Blue and Gold Illustrated

January 2018

Blue & Gold Illustrated: America's Foremost Authority on Notre Dame Football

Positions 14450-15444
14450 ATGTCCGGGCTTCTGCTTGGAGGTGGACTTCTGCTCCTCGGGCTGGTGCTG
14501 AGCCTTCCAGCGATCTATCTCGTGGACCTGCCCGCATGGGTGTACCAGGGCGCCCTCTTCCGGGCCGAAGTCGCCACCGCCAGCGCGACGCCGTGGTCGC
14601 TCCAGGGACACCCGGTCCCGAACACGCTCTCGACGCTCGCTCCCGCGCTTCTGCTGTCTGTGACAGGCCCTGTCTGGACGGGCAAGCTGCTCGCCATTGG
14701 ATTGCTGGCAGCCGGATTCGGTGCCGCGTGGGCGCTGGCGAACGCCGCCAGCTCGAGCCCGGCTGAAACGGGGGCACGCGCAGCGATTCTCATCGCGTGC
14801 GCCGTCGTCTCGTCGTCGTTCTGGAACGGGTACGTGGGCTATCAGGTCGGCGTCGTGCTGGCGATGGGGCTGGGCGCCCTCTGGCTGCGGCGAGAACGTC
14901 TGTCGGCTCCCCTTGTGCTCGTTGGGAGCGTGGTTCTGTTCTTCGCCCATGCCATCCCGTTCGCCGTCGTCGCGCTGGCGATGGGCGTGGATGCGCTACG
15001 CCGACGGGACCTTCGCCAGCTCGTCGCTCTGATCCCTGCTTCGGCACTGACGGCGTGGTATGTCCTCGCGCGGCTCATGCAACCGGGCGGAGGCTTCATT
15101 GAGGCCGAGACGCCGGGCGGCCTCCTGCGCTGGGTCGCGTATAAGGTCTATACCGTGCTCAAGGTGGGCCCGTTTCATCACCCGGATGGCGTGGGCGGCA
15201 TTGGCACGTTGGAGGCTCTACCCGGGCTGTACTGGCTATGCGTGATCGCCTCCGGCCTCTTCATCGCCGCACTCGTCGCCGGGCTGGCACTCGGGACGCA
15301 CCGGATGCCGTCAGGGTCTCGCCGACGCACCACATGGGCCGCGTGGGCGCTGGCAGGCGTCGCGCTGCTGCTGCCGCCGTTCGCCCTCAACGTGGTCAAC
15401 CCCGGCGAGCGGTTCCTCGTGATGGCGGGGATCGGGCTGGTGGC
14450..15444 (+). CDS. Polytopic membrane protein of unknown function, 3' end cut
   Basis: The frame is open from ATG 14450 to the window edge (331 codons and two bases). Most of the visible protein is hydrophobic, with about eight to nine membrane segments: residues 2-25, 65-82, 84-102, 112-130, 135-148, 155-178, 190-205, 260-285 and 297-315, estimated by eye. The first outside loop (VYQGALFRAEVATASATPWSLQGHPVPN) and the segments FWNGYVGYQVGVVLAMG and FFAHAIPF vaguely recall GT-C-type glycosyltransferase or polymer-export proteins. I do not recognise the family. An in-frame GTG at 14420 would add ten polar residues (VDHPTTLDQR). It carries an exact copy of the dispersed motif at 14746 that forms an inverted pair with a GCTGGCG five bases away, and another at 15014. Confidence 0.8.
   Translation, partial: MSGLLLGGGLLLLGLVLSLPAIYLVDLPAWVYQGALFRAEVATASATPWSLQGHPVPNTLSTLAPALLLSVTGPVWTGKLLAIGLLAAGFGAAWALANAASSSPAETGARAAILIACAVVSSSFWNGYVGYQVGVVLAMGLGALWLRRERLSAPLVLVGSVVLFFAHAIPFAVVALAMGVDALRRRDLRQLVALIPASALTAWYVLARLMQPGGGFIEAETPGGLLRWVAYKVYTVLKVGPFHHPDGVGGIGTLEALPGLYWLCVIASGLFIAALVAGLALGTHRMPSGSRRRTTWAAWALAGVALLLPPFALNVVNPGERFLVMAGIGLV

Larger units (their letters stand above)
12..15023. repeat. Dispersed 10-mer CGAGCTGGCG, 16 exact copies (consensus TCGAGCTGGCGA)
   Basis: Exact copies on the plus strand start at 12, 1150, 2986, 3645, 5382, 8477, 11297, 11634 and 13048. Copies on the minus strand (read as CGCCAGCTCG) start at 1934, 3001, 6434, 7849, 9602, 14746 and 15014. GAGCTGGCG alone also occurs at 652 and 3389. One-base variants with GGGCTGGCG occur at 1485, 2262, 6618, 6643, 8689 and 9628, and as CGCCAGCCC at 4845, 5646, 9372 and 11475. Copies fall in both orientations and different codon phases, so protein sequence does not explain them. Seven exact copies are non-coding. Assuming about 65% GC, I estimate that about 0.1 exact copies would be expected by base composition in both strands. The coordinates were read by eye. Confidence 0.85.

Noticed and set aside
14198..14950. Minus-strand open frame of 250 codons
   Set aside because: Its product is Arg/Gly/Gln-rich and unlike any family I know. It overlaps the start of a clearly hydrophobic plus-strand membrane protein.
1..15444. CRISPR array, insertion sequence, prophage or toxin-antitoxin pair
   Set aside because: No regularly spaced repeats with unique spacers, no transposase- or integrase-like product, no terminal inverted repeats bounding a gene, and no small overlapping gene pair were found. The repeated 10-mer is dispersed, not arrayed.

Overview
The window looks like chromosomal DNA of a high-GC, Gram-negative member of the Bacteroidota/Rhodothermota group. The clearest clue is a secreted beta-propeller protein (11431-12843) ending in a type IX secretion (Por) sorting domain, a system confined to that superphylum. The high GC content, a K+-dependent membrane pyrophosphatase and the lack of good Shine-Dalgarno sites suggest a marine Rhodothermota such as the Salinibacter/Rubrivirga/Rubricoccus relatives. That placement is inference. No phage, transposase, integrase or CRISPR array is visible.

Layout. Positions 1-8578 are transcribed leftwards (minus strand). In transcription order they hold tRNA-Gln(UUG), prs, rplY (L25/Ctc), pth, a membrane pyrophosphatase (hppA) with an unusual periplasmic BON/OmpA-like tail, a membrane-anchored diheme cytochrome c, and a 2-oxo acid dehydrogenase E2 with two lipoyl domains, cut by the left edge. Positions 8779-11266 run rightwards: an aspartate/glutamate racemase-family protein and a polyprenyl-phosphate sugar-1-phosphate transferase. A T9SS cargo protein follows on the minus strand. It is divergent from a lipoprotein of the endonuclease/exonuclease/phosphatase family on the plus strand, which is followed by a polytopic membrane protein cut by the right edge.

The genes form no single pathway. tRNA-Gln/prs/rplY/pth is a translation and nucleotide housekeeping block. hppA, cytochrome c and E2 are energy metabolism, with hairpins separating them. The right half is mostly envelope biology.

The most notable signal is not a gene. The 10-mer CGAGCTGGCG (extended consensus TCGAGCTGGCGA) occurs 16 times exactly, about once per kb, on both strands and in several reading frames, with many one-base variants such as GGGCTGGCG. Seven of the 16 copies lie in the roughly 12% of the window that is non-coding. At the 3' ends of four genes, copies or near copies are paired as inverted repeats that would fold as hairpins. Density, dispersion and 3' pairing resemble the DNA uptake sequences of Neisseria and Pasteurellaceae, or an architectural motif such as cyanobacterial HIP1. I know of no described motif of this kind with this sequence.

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Page 50 of 55 JANUARY 2018 51 IRISH IN THE PROS BY COREY BODDEN C onventional wisdom sug- gested DeShone Kizer would not be thrown right into the fire by the Cleveland Browns in his first year in the NFL after being drafted in the second round. Instead, it was thought he would be given time to develop and hone his skills to be in the best position to succeed for a franchise that has been among the league's worst for more than a decade. Browns head coach Hue Jackson, however, felt the only way Kizer could gain the needed experience is to play and learn from his successes and failures. He named Kizer the starter to open the season, and the ride has not been smooth for the rookie. After a quality debut during which he threw for 222 yards with one touch- down and one interception in a 21-18 loss to the Pittsburgh Steelers Sept. 10, Kizer threw six interceptions over his next two games versus the Indianapo- lis Colts and Baltimore Ravens. He continued to struggle and ulti- mately was benched during Cleve- land's 17-14 loss to the New York Jets Oct. 8. Former Stanford signal-caller Kevin Hogan replaced Kizer and also started the next week in a 33-17 defeat to the Houston Texans. The following week (Oct. 22), Kizer and former USC quarterback Cody Kessler split time in a 12-9 overtime setback to the Tennessee Titans. At that point, Jackson finally made the decision to keep Kizer in the role for the long haul. Over the next six weeks, Kizer 's play improved. He averaged 214.5 yards through the air and 31.5 yards as a rusher, and accounted for nine total touchdowns. He also tossed six interceptions while completing 55.7 percent of his passes. Despite benching Kizer four and a half games into his career, Jackson is sticking behind the rookie and sees a brighter future. "DeShone is still a growing young quarterback," Jackson told Cleveland. com. "He's working extremely hard. He's trying his tail off to win for his football team, and sometimes in those moments you kind of revert back. You're going to take the good with the bad. … I am not down on DeShone … "I want DeShone to keep working at this thing. He knows he has my back- ing and my support, but he knows there are some areas he has to grow and grow up pretty fast. He's taken that challenge." Jackson believes the experience, good or bad, Kizer is gaining and learning from this season will pay off in 2018. "He's trying to be the best version of himself," Jackson said. "He never said he was going to come in here and light this up. He said he was going to take this opportunity and try to make the most of it. I don't think he's getting beat down. He knows he has my sup- port. He knows he has his teammates' support. This young man is going to keep pushing. "… I'd be surprised if he's not remarkably better a year from now from this experi- ence." Working through adversity isn't new for Kizer. He found himself in a QB competition with Malik Zaire last year despite a stellar 2015 sea- son, and then had to endure Notre Dame's 4-8 campaign. "Last year, going through the battles I went through at Notre Dame and now going through the battles now, it's all going to be experiences I can pull from for when we do get over this hump," Kizer said. "To see how close it is, it's what's driving us as a team." Kizer is aiming to continue his pro- gression while Cleveland's season winds down in December. The Browns were 0-13 following a 27-21 loss to the Green Bay Packers. He played in 12 of those contests and completed 201 of 373 passes (53.9 percent) for 2,252 yards with nine touchdowns and 17 interceptions, while also rushing for 315 yards and five scores. "It is all about doing more and more and more," Kizer told "Every time you do not win, instead of trying to eliminate something out of your game, you just have to do what- ever you are doing at a higher level. "For me, as the leader of this team, it is about time for me to step up and kind of grow into my leadership, and one of those is being a little more vo- cal." ✦ DeShone Kizer Having An Up-And-Down Rookie Campaign Kizer started 12 of the winless Browns' first 13 contests, and connected on 53.9 percent of his throws for 2,252 yards with nine scores and 17 intercep- tions while also rushing for 315 yards and five touchdowns. PHOTO BY JOHN REID/COURTESY CLEVELAND BROWNS NFL NOTES • Tight end Kyle Rudolph had his most productive three-week stretch of the season in weeks 12-14 to help the 10-3 Minnesota Vikings seize control of the NFC North and improve their chances of earning a playoff bye. He caught 11 passes for 140 yards and four touchdowns to help the Vikings top Detroit 30-23 on Thanksgiving; knock off Atlanta, the defending NFC champions, 14-9 on the road the next time out; and fall in a close one at Carolina, 31-24. Through 13 games, Rudolph had 53 receptions for 506 yards and seven touchdowns. • Defensive lineman Sheldon Day was let go by the Jacksonville Jaguars in mid-November, but was immediately claimed off waivers by the San Francisco 49ers. He played in six games for the Jaguars, who boast one of the league's top defenses, and recorded three tackles and a sack in limited playing time. In his first three contests after joining the 49ers, he had already contributed seven stops (five solo). • Eight-year NFL veteran offensive tackle Sam Young made his first three starts of the season for the Miami Dolphins in weeks 12-14. He had played in four contests as a reserve before entering the starting lineup at right tackle in a 35-17 loss to New England Nov. 26.

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